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Minimally Invasive Cardiac Surgery

Minimally invasive procedures treat cardiac disorders by utilizing smaller incisions. As a result, patients typically experience less pain during recovery and can usually return to work or normal activities more quickly.

About Minimally Invasive Surgery

Minimally Invasive Surgery for Atrial Fibrillation

Atrial fibrillation is the uncoordinated contraction of the upper chambers of the heart, or atria. It is a serious problem that may have life-threatening health risks, including an increased risk of heart failure and stroke.

During atrial fibrillation, the atria quiver instead of beating effectively. Blood isn't pumped completely out of them, so it may pool and clot. If a blood clot becomes lodged in an artery in the brain, a stroke results.

Most patients with atrial fibrillation are initially treated with medications that restore the heart's normal rhythm and blood thinners that help prevent blood clots. Candidates for minimally invasive procedures include patients who don't want to take lifetime medications and particularly those for whom medications have failed.

A minimally invasive "maze" procedure can help identify the origin of atrial fibrillation and treat it surgically. During this procedure, long catheters are inserted via small incisions between the ribs to access the heart while it is beating. Surgeons then eliminate the abnormal conduction pathways on the heart, using ultrasound or cryoablation to freeze tissue, or electrocautery to treat abnormal tissue with heat.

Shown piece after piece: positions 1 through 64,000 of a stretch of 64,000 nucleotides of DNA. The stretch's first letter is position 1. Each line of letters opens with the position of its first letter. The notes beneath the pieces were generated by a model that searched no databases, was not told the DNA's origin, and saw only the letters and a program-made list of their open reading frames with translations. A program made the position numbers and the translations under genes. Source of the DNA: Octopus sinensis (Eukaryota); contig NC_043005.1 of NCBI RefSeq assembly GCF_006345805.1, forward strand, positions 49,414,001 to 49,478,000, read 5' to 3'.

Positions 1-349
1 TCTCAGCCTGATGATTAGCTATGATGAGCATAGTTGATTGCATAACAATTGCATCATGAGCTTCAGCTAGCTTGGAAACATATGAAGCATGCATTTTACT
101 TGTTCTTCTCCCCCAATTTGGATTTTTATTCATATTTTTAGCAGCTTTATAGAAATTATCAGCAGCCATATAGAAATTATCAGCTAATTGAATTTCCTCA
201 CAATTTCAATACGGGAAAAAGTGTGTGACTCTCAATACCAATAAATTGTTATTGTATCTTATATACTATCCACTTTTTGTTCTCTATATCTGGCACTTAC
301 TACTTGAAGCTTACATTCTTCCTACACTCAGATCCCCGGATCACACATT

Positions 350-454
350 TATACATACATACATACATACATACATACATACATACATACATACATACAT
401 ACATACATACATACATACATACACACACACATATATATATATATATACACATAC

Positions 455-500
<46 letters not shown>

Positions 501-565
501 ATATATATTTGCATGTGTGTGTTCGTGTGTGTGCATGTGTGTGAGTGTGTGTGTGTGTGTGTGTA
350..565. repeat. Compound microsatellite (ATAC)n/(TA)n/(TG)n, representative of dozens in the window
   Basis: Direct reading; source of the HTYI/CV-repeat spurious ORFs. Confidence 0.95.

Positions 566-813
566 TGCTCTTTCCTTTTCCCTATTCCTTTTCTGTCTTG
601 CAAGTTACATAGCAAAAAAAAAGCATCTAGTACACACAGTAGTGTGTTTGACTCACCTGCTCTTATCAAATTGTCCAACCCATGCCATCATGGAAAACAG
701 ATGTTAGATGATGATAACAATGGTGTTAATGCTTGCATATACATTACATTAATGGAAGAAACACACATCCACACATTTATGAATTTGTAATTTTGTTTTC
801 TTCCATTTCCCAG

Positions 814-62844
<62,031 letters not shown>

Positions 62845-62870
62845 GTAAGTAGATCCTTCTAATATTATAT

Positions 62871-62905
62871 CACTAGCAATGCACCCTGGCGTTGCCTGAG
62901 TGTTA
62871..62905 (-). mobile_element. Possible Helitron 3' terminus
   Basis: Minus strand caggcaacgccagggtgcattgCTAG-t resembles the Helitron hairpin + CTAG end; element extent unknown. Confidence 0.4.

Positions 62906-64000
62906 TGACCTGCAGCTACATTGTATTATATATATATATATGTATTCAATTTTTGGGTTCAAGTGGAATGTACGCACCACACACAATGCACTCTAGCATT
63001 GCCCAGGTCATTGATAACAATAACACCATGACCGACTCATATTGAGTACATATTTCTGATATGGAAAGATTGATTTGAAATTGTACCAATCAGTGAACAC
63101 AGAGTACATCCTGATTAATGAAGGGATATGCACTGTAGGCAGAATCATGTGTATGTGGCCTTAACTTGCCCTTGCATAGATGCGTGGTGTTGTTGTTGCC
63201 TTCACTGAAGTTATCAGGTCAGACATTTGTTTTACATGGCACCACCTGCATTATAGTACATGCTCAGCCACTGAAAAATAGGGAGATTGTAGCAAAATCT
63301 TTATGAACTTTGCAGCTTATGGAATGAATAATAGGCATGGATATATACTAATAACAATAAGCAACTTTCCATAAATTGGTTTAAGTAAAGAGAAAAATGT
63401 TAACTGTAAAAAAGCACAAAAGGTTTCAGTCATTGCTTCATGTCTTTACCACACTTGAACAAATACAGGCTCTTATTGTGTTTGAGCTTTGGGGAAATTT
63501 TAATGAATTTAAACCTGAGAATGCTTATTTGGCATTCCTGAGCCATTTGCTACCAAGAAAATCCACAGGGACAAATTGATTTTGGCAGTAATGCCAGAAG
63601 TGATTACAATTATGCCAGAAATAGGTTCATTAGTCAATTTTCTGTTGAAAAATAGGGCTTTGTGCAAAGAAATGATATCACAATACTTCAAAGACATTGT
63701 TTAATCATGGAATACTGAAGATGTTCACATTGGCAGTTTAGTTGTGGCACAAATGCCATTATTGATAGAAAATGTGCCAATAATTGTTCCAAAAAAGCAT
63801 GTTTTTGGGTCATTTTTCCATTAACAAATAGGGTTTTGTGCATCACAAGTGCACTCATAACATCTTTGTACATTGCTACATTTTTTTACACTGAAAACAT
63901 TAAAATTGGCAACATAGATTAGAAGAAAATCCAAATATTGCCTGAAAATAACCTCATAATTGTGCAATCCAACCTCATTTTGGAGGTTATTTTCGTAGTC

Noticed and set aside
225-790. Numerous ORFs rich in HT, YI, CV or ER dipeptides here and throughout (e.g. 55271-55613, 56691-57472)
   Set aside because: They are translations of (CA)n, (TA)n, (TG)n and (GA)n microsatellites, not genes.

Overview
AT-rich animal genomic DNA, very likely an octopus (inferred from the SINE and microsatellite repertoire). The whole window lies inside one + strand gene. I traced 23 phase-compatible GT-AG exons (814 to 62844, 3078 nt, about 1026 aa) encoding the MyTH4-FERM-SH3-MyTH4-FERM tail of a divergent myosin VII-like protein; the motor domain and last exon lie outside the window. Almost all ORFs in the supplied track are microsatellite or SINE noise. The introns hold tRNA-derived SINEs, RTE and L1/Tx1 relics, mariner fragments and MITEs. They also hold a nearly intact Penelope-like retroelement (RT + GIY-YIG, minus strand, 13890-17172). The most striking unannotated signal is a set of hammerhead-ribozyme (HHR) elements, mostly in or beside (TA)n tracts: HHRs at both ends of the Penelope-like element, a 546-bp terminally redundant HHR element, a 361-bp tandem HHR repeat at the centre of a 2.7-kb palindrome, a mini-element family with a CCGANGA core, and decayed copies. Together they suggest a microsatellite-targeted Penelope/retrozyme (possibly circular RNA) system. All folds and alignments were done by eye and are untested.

Minimally Invasive Valve Surgery

Minimally invasive procedures can also be used to repair or replace heart valves. John Muir Health offers two main types of minimally invasive valve procedure – one for the mitral valve, which controls blood flow between the upper and lower chambers of the heart, and the other for the aortic valve, which regulates blood flow from the ventricle, or lower chamber of the heart and aorta.

The mitral valve is repaired when possible, but in some cases must be replaced with a prosthetic valve. In some cases, another minimally-invasive operation can be performed using a three-inch incision made between the ribs on the right side of the chest.

Minimally invasive techniques are also available to replace the aortic valve in patients who are considered good candidates. These procedures include either a partial sternotomy (incision of the sternum) or a small incision made between the ribs.

Thoracic Aortic Surgery

John Muir Health offers treatment of aortic aneurysms and dissections as a minimally invasive option to open-chest surgery. In this innovative procedure, a catheter is inserted through a small incision in the groin to place a tube-shaped endograft, or stent, inside the damaged or diseased area of the aorta. For patients with large or rapidly growing aneurysms at risk of rupture, this "endovascular stenting" is a safer, quicker surgical procedure that requires less recovery time.